I'm busy researching TCO for how-to guide and I keep bumping into very interesting, but non-related articles and resources. So, gotta take a minute or two to capture the concept of the Deep Web, particularly as someone who is on the hunt for good resources - and not just North Americancentric ones.
I also want to ponder the concept of the deep web and whether or not Web 2.0 is deep - or just shallow, disjointed, and random. It gets back to the Trees versus Leaves. And, also reflecting on my recent foray into helping my son with his "planet" homework doing Internet research.
I found this article on the Deep Web at my once all-time favorite web site, From Now On by educational technologist Jamie McKenzie, whose work I've been reading for the past dozen years or so. Here's the intro on why the Deep Internet is important:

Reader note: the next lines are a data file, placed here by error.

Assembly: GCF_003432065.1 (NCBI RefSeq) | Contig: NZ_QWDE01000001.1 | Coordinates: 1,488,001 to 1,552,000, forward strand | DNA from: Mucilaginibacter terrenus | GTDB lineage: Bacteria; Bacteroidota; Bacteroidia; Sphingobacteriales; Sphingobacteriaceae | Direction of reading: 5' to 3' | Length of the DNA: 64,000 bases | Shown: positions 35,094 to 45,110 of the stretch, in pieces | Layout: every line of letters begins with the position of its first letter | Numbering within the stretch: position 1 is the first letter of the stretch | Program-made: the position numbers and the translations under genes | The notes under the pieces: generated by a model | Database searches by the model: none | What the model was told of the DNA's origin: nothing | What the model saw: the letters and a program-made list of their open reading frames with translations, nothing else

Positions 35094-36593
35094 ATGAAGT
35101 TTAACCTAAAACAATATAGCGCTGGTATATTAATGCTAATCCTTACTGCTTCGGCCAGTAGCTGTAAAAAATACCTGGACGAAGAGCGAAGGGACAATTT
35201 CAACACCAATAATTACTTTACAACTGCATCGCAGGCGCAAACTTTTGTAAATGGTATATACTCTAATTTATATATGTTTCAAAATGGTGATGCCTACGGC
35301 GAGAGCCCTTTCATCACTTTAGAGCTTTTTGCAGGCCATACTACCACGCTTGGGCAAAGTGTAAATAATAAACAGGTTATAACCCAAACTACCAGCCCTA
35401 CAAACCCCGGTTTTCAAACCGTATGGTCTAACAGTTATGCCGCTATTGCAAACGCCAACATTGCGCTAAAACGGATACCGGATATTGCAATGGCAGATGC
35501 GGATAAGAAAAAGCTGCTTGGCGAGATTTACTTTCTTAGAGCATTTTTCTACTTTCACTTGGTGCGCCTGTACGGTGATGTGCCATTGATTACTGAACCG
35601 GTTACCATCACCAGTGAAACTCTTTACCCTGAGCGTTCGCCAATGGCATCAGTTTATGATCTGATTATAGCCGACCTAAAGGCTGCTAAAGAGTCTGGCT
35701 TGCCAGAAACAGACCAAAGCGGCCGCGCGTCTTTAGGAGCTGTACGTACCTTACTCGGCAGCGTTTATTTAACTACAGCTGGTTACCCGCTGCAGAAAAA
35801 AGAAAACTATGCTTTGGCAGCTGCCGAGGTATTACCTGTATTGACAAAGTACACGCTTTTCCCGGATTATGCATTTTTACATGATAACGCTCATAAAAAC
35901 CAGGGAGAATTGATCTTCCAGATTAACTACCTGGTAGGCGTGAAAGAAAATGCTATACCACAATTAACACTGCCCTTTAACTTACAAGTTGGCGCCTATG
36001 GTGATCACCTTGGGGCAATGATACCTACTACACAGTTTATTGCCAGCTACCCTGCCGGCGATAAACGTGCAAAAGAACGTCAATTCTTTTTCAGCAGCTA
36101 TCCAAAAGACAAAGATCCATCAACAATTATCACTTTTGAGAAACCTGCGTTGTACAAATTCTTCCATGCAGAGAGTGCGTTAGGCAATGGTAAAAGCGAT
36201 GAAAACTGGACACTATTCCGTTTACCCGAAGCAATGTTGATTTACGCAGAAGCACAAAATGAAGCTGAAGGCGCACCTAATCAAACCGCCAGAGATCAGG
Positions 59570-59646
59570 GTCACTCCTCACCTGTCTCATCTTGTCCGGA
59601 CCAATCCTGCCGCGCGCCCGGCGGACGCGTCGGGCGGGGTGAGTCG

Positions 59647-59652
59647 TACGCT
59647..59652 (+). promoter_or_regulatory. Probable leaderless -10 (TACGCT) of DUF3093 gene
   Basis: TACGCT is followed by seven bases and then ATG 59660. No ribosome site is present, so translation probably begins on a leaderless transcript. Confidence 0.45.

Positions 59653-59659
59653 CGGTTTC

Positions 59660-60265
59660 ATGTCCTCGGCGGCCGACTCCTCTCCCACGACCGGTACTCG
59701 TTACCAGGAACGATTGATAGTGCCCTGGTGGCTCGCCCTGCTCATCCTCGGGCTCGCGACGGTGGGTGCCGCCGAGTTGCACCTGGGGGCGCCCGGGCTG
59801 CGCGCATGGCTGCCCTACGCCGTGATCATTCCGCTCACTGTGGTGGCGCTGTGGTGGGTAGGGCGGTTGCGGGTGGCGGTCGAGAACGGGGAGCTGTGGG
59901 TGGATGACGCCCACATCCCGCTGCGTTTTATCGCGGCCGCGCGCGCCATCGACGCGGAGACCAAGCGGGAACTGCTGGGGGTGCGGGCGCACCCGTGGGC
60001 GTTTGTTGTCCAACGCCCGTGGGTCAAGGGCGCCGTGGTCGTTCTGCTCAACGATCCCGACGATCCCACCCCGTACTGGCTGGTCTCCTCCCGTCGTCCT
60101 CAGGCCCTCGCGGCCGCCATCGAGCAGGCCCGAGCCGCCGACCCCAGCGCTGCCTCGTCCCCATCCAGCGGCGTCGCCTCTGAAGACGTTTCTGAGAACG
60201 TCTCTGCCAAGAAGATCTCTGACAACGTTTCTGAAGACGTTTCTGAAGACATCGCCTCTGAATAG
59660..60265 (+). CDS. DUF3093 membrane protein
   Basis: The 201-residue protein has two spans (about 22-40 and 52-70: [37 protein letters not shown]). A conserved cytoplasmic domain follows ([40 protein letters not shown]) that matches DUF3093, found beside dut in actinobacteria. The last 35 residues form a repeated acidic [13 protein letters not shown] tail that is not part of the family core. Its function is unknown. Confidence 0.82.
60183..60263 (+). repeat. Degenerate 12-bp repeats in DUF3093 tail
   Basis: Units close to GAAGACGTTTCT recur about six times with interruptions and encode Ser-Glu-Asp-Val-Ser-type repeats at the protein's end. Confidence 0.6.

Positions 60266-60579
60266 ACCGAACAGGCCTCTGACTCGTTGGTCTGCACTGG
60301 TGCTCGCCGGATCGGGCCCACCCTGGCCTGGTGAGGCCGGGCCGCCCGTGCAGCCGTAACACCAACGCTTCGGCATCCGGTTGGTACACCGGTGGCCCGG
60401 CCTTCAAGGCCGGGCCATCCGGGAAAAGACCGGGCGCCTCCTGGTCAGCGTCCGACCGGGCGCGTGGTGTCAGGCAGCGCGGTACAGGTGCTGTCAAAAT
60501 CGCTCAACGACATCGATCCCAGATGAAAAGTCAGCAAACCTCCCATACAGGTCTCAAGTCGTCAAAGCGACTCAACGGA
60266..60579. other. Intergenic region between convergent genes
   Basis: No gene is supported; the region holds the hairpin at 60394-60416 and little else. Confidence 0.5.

Despite the ease of locating information on the Internet, the value of that information is often suspect. Much of what we find with search engines may be unreliable, untruthful or irrelevant. Schools must teach young ones how and where to cast their nets in order to realize a rich information catch. If we aim for research that probes beyond the obvious, avoids superficialities and reaches for deeper insights, we must coach students on the fine art of locating good sources.
(Remember now that blog entries seem to appear at the top of Google ...)
The Deep Internet refers to, according to McKenzie, "partially hidden sites that offer rich digital collections. They are virtually hidden from the general crowd of Internet users because their contents are not subject to search and indexing by the major search engines. They block the "spider" programs sent out by these search engines to find and catalogue the contents of sites around the globe. They are databases that must be searched by query at their own site." He goes on to recommend Noodle Tools to help navigate deep Web internet resources.
Noodle Tools also has a "search strategy" tool that helps you figure out how and where to search for information. It's designed for young kids doing homework.